INTRODUCING VETERAN RICK MORSE
In 1977 Comrade Rick looked over the smoggy Hamilton industrial landscape. This was not for him! His father was a Korean War Veteran. Hence, Comrade Rick’s decision to join the military was not a foreign concept. Comrade Rick fondly recalls his first eleven weeks of basic training at the Canadian Forces Recruit School in Cornwallis, Nova Scotia, the first of many challenges to impact his life. After basic training, he worked as an Administration Clerk where he was responsible for the administration of military personnel. This job allowed Comrade Rick to be of service in the Army, Navy or Air Force.
His forty-year career with the military included many jobs, many postings and opportunities to learn and develop new skills.
Comrade Rick recalls the following with pride and fondness:
*A couple of tours in the Training Systems (Cornwallis and Borden);
*First posting was for three years Cold Lake, Alberta;
*Served with 4-Combat Engineer Regiment in Lahr West Germany- Comrade Rick took the opportunity to
work alongside the Engineers laying mine fields as well as setting up and detonating explosive charges;
*While with 4 CER Comrade Rick had the humbling opportunity to participate in two extremely important
historical events, the Canadian Liberation March through Belgium. The route of this march is 33 km in length and takes the same path as the Canadian Army did while liberating Belgium in 1944, and the 40th Anniversary Ceremonies of the Dieppe Raid in both England and Dieppe, France in August 1982;
*After his posting to Lahr, he spent 2 years as Chief Clerk of 2 Commando, Canadian Airborne
Regiment, and while serving with the Regiment, he participated in a 6-month United Nations Tour in Cyprus;
*Returning from Cyprus, he transferred to North Bay for 3 years;
*From North Bay he transferred to Cornwallis and pursued a job as a Basic Training Recruit Instructor for
*8 years at Canadian Forces Base, Trenton where he held a variety of positions: Warrant Officer in charge of the Wing Orderly Room; Chief Clerk of the Canadian Parachute Centre;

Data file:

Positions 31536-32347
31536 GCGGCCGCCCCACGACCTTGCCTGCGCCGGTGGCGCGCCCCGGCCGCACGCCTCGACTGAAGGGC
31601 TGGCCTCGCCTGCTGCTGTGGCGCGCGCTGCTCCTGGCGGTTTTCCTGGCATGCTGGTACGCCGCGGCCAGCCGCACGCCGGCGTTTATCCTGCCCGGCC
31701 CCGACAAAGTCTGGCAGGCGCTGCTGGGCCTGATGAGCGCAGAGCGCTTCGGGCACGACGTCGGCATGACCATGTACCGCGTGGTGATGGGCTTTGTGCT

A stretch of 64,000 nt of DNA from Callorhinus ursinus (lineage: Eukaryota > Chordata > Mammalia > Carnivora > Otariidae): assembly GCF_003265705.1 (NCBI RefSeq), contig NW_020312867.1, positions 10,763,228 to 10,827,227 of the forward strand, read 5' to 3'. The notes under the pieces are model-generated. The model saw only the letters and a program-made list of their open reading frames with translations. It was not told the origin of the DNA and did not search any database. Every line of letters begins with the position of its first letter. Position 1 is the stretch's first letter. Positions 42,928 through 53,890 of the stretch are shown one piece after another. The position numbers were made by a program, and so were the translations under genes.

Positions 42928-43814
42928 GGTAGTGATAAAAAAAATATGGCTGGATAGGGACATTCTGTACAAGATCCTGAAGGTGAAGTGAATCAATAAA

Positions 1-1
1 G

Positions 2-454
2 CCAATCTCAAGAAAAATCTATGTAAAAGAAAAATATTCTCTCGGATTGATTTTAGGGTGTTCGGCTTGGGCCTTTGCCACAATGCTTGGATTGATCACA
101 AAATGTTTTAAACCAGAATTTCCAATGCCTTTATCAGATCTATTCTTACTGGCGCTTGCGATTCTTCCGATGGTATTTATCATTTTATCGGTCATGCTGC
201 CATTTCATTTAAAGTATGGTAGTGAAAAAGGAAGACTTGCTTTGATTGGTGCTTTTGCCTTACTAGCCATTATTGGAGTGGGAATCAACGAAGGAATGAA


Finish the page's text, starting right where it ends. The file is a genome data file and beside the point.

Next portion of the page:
*While serving at Trenton, participated in a 6-month tour at Canadian Forces Station Alert, Nunavut;
*Participated in a year-long French language training programme in Trenton;
*Posted to 32 Brigade Headquarters in Toronto for 3 years;
*Add here Comrade Rick’s second tour of training with the Canadian Forces School of
Administration and Logistics at Canadian Forces Base, Borden, where he was the Sergeant Major of the
training cadre for the Resource Management Support (RMS) occupation;
*After Borden, a return to Toronto as the 4th Canadian Division Superintendent Clerk.
After thirty-two years in the Regular Force, our Veteran did a component transfer to the Primary Reserve to the position of Administration Officer with 700 Communication Squadron for one year. Then he was offered a position with the 3rd Canadian Ranger Patrol Group in Borden. There he participated in multiple jobs: Unit Information Officer, Officer Commanding Support Company and he had the opportunity to work, for 6 years, in isolated and remote regions in Northern Ontario with First-Nation communities.
His last position in the Canadian Forces was as the Platoon Commander for the Integrated Personnel Support Centre and he was responsible to assist releasing members of the Canadian Armed Forces with transition to civilian life. Chief Warrant Officer Morse is proud of his military career and said, “I want to note a lot of good people helped me get where I ended up.” Comrade Rick is the recipient of the United Nations Medal (Cyprus), Special Service Medal (NATO Bar – Germany), the Alert Bar, (Nunavut); CD Canadian Forces Decoration with two bars and the Canadian Peacekeeping Service Medal.
Now pursuing a civilian life and career, Comrade Rick draws on his past 40 years of military service and works with releasing Canadian Armed Forces members who may need vocational rehabilitation training for civilian life.
Comrade Rick encourages our members to attend the monthly Branch General Meetings and is proud of our support to the community and surrounding area. In closing our Veteran said, “Joining the Legion keeps me connected with Veterans and the military community and this is a good thing.”
Comrade Rick, we thank you for your service.